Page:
Editor’s note: This sponsored article is published in partnership with Kennesaw State University’s Division of Global Affairs. 

University students in Morocco and Kennesaw engaged in an innovative virtual exchange program are seeking to interview Georgia businesswomen about the challenges women face in leadership positions in both of their countries.

The online program is to be spearheaded by Kennesaw State University (KSU) and Hassan II University of Casablanca (H2UC), said Dan Paracka, a professor of interdisciplinary studies at KSU.

The two-year Women’s Leadership Virtual Exchange program is set to launch with a cross-cultural webinar, “Women’s Leadership: Driving Change,” on Wed., Oct. 28, at 11 a.m. Eastern time, 4 p.m. Moroccan time. Registration for the webinar is free and open to the public.

The webinar will feature women leaders from both regions, including H2UC President Aawtif Hayar; KSU President Pamela Whitten; Cobb Chamber of Commerce President & CEO Sharon Mason, and Deputy Assistant Secretary for Academic Programs, Bureau of Educational and Cultural Affairs, U.S. Department of State, Caroline Casagrande.

The program will connect students via technology to courses, video conferences, and other forms of research, analysis and digital storytelling about women leaders. The program, which will continue through Spring 2022, is supported by a Stevens Initiative grant.

The goal is to help students better understand the challenges women face in leadership in different social settings, while also learning to communicate and collaborate with peers from different backgrounds and cultures.

Most of the virtual exchange is course-based, with classes being taught by KSU professors on the politics of the Middle East and North Africa, American identities, gender in the U.S. South and women’s leadership in technology.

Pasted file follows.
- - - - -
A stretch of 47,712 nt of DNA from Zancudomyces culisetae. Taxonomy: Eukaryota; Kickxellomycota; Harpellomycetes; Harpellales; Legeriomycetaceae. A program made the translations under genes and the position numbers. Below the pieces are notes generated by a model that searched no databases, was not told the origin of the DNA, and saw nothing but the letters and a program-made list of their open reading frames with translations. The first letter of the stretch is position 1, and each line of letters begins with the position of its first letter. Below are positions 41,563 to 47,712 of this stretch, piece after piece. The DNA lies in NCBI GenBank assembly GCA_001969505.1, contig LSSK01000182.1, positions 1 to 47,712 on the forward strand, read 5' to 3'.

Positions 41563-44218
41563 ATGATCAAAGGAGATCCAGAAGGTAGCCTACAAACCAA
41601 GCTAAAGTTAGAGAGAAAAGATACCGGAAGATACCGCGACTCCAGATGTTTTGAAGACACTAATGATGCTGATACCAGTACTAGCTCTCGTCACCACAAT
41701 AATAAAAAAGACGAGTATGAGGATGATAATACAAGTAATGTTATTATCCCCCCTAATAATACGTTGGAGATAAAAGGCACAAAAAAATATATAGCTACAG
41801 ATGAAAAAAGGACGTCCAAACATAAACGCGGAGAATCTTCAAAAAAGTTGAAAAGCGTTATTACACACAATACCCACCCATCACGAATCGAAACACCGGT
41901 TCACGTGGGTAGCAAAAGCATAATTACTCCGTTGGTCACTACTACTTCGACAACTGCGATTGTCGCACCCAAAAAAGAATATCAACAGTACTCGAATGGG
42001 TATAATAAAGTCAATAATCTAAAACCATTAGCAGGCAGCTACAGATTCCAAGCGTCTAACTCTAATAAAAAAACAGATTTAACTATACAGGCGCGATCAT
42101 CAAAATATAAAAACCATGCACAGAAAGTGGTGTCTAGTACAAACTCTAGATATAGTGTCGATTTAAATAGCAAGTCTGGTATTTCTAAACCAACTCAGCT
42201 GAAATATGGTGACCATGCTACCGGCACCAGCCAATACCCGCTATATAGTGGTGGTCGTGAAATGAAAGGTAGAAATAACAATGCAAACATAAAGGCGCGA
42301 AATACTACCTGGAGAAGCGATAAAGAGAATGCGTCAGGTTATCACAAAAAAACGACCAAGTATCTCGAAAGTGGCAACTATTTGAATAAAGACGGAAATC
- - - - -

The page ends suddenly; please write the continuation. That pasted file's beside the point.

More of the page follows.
“KSU is excited to participate in this Stevens Initiative virtual exchange project which brings young people in Morocco and the United States closer together. We strongly believe that this global learning initiative exemplifies the best practices for how 21st century higher education should be implemented,” said Dr. Paracka.

Cooperation between KSU and Morocco is not new, he noted. The partnership began in 2005 under the leadership of then-KSU President Betty Siegel and then-H2UC President Rahma Bourquia. Some joint projects have included:

  • Creation of a Master’s degree program in American Studies at Hassan II University
  • Creation of the Ben M’sik Community Museum (BMCM) in Casablanca
  • Exhibits on “Morocco in World War II” and “Morocco, the United States & the Slave Trade”
  • Participation in Morocco’s Annual International University Theater Festival in Casablanca (FITUC)
  • Funding of a KSU Strategic Internationalization Grant to interview and conduct research on women leaders in Morocco
  • Designation of the 2018-2019 academic year as the “Year of Morocco” at KSU

The exchange program is inspired by the United Nations Sustainable Development Goals, which call for, among other objectives, the elimination of gender disparities in education (Goal 4), gender equality and women’s equal access to economic and political leadership roles (Goal 5), inclusive economic growth and productive employment for all (Goal 8) and the replacement of discriminatory policies with inclusive institutions (Goal 10).

Women in Morocco have made great strides in gender equality, including achieving favorable changes in the country’s Family Code, Labor Code, Nationality Law and women’s access to positions of power. Seven Moroccan women were recently named among the Middle East’s 100 Power Businesswomen 2020 by Forbes Magazine, exemplifying a rise in women’s business leadership in the region.

But progress in women’s leadership has been mixed. In the U.S., though women earn 60 percent of all master’s degrees and have risen in the ranks of business leadership in the past few decades, they account for only 5 percent of the country’s Fortune 500 CEOs and less than 10 percent of the top management positions in S&P 1500 companies, according to the Center for American Progress.

The KSU-Hassan project aims to engage young people in meaningful discussion on these types of issues and to collaborate on ways to elevate women’s leadership in both Morocco and the U.S.

Women business leaders interested in being interviewed by university students as part of the virtual exchange program should contact Dr. Paracka at dparacka@kennesaw.edu.

The Oct. 28 kick-off webinar is free and open to the public. Register here